Shorter wait expected at airports

Shorter wait expected at airports

Saturday, December 14, 2013

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With thousands of visitors expected to travel to Jamaica during the 2013/2014 winter tourist season which begins today, efforts are underway to lesson the lengthy wait in long lines at the island's two international airports.

According to Tourism Minister Dr Wykeham McNeill, the process has already begun with the removal of the outgoing immigration service, which had contributed to the bottleneck, from both the Norman Manley International Airport in Kingston and Sangster International Airport in Montego Bay.

"We have done away with the outgoing immigration and we are now looking seriously at the incoming (immigration) and we are also looking at the immigration and custom forms and what we can do in moving forward," McNeill said.

"That changes everything, because when you have outgoing immigration you have booths in the hall and personnel behind those booths; but if you are able to do away with the outgoing immigration and get rid of all the booths then it means you have more space for security screening," he said.

The minister, who was addressing journalists at the Sunday Observer Press Club at the newspaper's head office in St Andrew last Thursday, said that the committee charged with this responsibility is working on changing the way some things are done at the airports.

"Now that the outgoing immigration has been removed, you can take people from one area to another and speed up incoming (passengers) and so it is a process and we have been working on it," McNeill said, adding that other critical changes will soon be taken to Cabinet for consideration, following which the announcements will be made.

According to McNeill, the plan is to make better use of the available technology so that passengers will no longer be encumbered with the task of having to complete paper forms with information which can be easily had from scanning a passenger's passport or from the flight manifesto.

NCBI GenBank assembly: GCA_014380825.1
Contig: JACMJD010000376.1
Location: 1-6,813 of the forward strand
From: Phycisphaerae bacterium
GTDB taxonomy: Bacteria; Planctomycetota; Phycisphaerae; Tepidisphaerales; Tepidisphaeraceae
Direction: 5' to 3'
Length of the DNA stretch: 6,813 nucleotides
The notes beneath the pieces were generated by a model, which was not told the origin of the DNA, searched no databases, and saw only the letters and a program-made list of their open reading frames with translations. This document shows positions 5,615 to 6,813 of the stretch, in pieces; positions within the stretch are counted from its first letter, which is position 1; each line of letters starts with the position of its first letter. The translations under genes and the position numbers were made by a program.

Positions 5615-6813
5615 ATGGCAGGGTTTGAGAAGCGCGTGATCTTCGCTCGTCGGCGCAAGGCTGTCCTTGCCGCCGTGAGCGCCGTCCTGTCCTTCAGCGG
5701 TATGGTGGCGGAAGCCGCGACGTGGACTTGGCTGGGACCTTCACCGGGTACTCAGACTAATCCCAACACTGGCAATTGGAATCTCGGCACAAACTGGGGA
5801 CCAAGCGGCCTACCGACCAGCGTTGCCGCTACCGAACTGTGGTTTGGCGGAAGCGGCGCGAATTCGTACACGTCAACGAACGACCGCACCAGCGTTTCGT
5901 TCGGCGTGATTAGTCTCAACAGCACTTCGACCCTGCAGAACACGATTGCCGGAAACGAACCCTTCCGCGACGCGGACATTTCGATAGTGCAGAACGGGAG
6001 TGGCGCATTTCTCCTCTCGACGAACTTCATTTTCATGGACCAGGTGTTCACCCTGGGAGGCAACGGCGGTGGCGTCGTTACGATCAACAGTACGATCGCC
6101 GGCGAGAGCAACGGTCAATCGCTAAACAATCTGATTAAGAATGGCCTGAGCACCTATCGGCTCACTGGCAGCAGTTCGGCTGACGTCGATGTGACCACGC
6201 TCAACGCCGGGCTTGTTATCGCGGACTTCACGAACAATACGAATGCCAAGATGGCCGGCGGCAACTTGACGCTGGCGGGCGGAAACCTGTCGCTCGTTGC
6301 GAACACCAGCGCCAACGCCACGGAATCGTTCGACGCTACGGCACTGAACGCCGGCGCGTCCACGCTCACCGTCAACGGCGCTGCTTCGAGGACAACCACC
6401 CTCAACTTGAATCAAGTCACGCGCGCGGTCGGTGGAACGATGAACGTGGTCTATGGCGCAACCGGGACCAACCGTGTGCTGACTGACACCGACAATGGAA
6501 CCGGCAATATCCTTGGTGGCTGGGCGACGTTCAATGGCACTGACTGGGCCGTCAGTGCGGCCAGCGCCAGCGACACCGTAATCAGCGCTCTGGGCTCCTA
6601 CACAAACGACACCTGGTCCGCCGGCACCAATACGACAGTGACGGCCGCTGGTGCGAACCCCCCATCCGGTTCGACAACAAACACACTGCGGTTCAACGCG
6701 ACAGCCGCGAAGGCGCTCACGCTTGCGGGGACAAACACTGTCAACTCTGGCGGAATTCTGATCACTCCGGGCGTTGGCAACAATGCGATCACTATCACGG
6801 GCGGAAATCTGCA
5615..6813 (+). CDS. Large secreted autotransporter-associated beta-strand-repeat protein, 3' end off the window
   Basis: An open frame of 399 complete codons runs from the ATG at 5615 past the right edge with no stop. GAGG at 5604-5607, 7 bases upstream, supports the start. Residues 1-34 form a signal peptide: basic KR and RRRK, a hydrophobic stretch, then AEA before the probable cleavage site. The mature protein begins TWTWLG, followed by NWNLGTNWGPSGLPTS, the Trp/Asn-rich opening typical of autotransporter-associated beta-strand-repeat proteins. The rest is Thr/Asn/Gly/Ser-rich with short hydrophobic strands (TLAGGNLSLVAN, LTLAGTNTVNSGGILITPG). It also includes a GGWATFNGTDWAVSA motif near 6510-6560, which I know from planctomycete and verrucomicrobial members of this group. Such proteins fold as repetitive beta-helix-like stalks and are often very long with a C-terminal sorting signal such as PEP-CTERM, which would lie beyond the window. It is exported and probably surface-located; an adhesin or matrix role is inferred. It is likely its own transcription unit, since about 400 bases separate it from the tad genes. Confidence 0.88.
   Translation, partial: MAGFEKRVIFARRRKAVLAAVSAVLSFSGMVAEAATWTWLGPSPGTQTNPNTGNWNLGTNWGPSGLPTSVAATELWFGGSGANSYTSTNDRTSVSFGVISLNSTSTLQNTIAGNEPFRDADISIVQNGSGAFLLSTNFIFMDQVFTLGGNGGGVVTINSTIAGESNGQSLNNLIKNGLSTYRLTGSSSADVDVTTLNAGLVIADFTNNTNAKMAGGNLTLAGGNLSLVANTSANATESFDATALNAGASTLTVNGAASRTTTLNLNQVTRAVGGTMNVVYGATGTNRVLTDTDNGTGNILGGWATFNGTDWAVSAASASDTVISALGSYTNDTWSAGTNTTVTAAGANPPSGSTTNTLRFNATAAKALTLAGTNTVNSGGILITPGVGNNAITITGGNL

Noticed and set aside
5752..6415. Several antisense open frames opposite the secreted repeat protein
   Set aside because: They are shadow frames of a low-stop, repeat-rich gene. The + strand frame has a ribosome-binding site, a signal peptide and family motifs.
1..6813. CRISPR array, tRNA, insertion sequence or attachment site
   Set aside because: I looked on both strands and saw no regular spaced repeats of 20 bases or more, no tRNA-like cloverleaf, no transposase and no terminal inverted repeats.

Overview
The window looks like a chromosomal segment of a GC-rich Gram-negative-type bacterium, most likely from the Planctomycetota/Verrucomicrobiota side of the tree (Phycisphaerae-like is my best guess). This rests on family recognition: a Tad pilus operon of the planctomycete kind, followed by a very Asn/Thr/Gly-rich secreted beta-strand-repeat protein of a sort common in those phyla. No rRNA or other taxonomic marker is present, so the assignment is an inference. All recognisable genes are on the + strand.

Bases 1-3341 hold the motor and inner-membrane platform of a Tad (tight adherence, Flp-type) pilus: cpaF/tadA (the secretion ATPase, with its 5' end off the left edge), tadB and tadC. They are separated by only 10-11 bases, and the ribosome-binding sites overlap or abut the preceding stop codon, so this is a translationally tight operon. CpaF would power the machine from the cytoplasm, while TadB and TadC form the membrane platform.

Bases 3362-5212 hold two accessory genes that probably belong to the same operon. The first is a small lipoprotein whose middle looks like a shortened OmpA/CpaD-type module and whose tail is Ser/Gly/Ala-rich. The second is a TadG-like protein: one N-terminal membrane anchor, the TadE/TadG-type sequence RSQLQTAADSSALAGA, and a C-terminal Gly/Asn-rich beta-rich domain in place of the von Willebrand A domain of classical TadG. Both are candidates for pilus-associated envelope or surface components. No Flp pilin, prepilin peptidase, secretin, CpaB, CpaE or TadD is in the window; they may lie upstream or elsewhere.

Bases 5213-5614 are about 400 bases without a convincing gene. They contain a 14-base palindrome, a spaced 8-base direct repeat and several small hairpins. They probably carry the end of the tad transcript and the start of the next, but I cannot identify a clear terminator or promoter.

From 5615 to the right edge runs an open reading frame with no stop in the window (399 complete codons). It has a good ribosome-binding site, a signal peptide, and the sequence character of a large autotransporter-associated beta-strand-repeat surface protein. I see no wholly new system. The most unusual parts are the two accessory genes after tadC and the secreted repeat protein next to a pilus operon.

"The information on the form is also there when a passport is scanned, so if we can allocate money to national security to get technology to feed that information to the Customs Department and the statistical people, you will be able speed up the line and prevent the bottle-neck," McNeill said, adding that there are some other specific things being examined just now.

With the United States immigration process getting closer to paperless, McNeill said that there is no doubt that Jamaica will also get to that place in the not too distant future.

The kinks which would be associated with passengers not being able to affix their signature to Custom declaration forms, according to McNeill, could easily be resolved.

"We are having the discussion about signing of custom forms because you are declaring something but there are other ways of declaring it, maybe with a machine like in the States that you press to declare you are not bringing in anything," explained, McNeill, adding that "Jamaica has to stay on the cutting-edge, given the technology that is available".

According to McNeill, it was only a week ago that a meeting was held with major immigration stakeholders as well as Minister of National Security Peter Bunting to look at the way forward.

"We have our flights coming in at a certain time between 11:00 am and 2:00 pm so we have thousands of people arriving at the same time. It is just the logistics of our business and so as you fix one problem you have another issue and we fix them as we go along," McNeill said.

Meanwhile, Director of Tourism John Lynch said that the 'hellos' and 'good-byes' are an integral part of the visitor experience.

With Jamaica becoming a victim of its own success given the increase in international flights, Lynch said that most airlines want to arrive at a certain time of the day with Saturday being the most popular day for travel.

"And so if you don't make sure you get those people out there as fast as possible especially the older persons and those with children, we have a problem and so we really need to fix that," Lynch argued.

Lynch noted, however, that Jamaica has come a long way in fixing some of the bottleneck problems at the airports.

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